Find old savings accounts, pensions and legacies
Head to Mylostaccount.org.uk, which will search for any dormant accounts you think you might have forgotten about. You might uncover an old building society account that your Granny set up. Or, if you’ve moved around a lot you could easily have lost details of old accounts.
There may be other financial products you’re missing out on…read our article on how to get free money which has more links to services like the Pension Service which will find old pensions you might have had with a job you left years ago – and the Unclaimed Assets Register which covers all manner of investments, life policies, shares, National Savings and others.
Lots of people are paying far too much for their broadband. You could save hundreds of pounds a year by bundling your TV, phone and broadband services and getting them all from one provider. Or, just make sure you have the best broadband package within your budget. Some of the packages on the market can be complicated so find out what you should be looking for in our broadband guide.
You should also make sure you’re not paying over the odds on any insurance products. Competition is stiff so there’s a good chance you can grab yourself a great deal. For example you could save as much as £319 simply by switching to Churchill Car Insurance according to a Consumer Intelligence report.
Step two: Get out of debt
Dealing with debt isn’t always as scary as it sounds – it’s about taking control and facing up to the situation at hand. Ignoring it isn’t the answer and there is plenty of free help available – from the debt pages here on Moneymagpie to debt services such as the CAB or StepChange.
Simple steps such as setting up a spending diary to see exactly where you’re money will make a big difference. You’d be surprised how much money you could save by cutting out the odd coffee or bringing your own lunch to work.
Once you have an idea of where you can potentially make cuts, it’s time to do a budget – we show you how here. A budget is the foundation and starting point of a richer life for you and your family.
Now it’s time to cut the cost of your borrowing. If you’ve been borrowing on credit cards cut back on your monthly interest by transferring the balance to a card with the lowest possible rate. If you can, get a credit card with a 0% interest deal. It might be worth paying a handling fee (usually around 3%) and transferring your balance for the interest-free period to give yourself a payment break. Check our article on the best 0% credit cards for more info and the current best deals.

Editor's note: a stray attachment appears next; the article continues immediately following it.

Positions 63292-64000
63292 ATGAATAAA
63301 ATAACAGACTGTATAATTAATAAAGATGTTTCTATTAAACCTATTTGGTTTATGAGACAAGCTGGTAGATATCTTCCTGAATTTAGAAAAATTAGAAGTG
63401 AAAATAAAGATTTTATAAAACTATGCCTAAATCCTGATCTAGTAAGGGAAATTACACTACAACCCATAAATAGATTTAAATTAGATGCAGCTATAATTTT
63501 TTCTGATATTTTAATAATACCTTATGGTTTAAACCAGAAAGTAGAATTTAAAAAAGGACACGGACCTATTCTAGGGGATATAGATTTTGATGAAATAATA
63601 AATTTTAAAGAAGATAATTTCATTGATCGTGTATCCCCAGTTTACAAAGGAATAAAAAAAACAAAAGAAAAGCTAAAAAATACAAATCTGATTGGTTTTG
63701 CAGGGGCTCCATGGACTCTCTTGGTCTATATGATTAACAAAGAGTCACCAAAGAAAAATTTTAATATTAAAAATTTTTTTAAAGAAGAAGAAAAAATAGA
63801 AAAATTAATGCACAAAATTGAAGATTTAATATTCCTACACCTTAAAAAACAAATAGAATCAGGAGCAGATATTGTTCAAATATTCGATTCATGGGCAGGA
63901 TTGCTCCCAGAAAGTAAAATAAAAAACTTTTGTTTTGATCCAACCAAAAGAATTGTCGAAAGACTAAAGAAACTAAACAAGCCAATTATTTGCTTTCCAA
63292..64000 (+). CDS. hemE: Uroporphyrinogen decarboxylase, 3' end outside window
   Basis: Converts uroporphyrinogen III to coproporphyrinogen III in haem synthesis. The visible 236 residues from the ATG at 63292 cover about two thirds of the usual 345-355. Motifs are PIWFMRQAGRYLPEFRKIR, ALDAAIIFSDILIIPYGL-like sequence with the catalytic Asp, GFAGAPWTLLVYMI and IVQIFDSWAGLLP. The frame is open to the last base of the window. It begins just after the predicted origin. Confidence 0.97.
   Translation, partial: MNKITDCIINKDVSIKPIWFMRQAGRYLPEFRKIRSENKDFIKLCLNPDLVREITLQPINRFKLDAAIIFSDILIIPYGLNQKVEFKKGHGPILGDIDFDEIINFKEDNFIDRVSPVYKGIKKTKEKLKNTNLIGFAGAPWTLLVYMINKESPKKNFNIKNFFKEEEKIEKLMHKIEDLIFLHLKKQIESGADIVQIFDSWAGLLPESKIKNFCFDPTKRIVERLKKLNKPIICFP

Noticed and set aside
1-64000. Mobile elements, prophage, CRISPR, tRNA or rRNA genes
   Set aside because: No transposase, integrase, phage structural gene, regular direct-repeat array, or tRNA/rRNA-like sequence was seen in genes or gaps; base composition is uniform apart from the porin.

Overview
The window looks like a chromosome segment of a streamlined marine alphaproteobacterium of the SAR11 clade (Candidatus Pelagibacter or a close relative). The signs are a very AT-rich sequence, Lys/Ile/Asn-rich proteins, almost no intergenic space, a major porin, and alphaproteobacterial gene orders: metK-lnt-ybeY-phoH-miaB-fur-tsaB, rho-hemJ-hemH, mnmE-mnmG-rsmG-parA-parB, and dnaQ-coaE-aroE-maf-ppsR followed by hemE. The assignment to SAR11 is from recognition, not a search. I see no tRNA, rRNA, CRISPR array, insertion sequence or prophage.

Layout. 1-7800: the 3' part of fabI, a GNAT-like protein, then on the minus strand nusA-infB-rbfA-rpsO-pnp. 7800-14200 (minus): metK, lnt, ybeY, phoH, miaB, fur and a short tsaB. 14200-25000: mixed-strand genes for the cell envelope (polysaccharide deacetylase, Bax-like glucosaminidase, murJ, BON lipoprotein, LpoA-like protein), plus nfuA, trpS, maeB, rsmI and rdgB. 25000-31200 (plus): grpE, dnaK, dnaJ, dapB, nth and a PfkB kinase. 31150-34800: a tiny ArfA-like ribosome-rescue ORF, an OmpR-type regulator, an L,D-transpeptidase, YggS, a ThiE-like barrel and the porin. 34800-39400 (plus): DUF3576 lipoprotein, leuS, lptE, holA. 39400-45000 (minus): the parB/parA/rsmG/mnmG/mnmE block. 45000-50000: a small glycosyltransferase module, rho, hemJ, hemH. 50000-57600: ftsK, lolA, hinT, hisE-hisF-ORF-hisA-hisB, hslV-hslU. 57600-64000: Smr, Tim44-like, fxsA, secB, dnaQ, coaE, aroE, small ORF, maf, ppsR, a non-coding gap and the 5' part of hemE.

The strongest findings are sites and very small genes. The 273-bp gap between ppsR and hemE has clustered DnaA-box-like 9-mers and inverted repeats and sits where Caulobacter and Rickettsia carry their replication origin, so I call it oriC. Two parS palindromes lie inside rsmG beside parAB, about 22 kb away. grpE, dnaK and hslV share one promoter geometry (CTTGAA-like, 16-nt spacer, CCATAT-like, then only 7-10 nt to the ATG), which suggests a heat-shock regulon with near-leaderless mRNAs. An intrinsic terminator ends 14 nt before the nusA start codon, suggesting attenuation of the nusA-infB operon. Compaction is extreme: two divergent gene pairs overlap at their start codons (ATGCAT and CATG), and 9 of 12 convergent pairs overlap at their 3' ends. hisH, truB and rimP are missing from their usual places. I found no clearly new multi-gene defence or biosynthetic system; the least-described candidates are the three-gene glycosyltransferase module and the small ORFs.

Read our guide to getting out of debt for a step-by-step rundown of what to do next.
Step three: Get paid for everything!
Once you’ve got to grips with your debt you can focus your attention on getting rewarded for your good behaviour. Shopping cashback sites and loyalty cards are a good place to start.
Some of the most popular retail loyalty cards are the Tesco Clubcard (remember not to spend points in store because they are worth four times more online) and the Boots Advantage Card which offers a very generous 4 points for every £1 spent. And don’t forget you can now collect advantage card points from loads of online shops – through Treat Street.
Or take things a step further and get a credit card that offers rewards. You can collect loyalty points with a credit card such as the popular John Lewis and Waitrose partnership MasterCard which gives you one point per £1 spent in John Lewis and Waitrose. You also earn one point per £2 when you spend anywhere else. Every 500 points are worth £5, which you get as vouchers to spend in John Lewis or Waitrose.
There are plenty of travel freebies up for grabs with reward cards too – everything from free flights to deals on Eurostar tickets. Read all about them here.
Running a family seems to be one long spend-fest. However, you can live well on half the price if you’re clever. Here are some ideas.
- Don’t buy loads of new baby clothes. As you know, baby clothes are so short lived, you’re constantly replacing them. So go for second-hand, charity shops, swap shops with friends and any hand-me-downs you can get your hands on. Baby won’t mind a bit.
- Don’t go crazy on accessories. You don’t need a baby bath. Midwives say that an ordinary washing-up bowl will do for the first year of the baby’s life. So long as they can fit comfortably, that will do. Again, go for second-hand equipment too (apart from car seats and some prams, which need to be top condition). But toys, playthings, cots blankets etc – they’re all just as good used – then you can sell them again afterwards to get some cash back.
- Get as much as you can for free. Use toy libraries, join CixResearch which sends out toiletries for adults, babies and children for you to test out and report on – it’s free and often quite good. Have holidays by swapping houses with other people who have babies – the NCT has a house swap service and it’s great because the people you’re swapping with will have some equipment already and you won’t have to take so much with you.
- Find new ways to run your house on a budget. Check out these clever household gadgets to save money or these helpful products to reduce your laundry and cooking costs.
Save for your children’s future
Change your view of money (and that of your kids)
- By saving now and investing for your children’s future (and your own) you’re doing them more good than you would by spending all your money and on toys, gifts and goods that they’ll soon outgrow.
- It’s always worth putting spending in perspective. No amount of expensive gifts and posh holidays can come close to the value of your day-to-day love, interest and care you dedicate to your child.
- Set boundaries – don’t spend what you don’t have, even if the children are insisting that ‘everyone else has got one’.
- Keep children’s time in front of the TV to a minimum – adverts are designed to encourage them to encourage you to spend money.
- If your children are a little older, join the great pocket money debate here and have your say.